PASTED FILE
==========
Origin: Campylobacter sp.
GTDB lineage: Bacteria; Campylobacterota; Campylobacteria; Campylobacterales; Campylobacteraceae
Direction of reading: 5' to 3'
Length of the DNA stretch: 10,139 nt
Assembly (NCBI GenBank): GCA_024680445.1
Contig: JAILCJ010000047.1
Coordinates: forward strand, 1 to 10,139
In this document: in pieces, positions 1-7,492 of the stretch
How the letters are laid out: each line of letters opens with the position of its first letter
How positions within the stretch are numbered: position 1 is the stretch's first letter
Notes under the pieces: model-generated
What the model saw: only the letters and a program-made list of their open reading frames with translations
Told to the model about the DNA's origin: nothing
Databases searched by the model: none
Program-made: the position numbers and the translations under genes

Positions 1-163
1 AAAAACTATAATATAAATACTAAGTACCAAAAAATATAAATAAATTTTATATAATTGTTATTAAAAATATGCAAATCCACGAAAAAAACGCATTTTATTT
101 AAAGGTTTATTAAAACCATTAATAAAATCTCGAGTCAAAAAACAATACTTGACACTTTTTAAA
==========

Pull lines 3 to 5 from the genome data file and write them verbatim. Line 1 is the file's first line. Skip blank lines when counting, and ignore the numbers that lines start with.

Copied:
Direction of reading: 5' to 3'
Length of the DNA stretch: 10,139 nt
Assembly (NCBI GenBank): GCA_024680445.1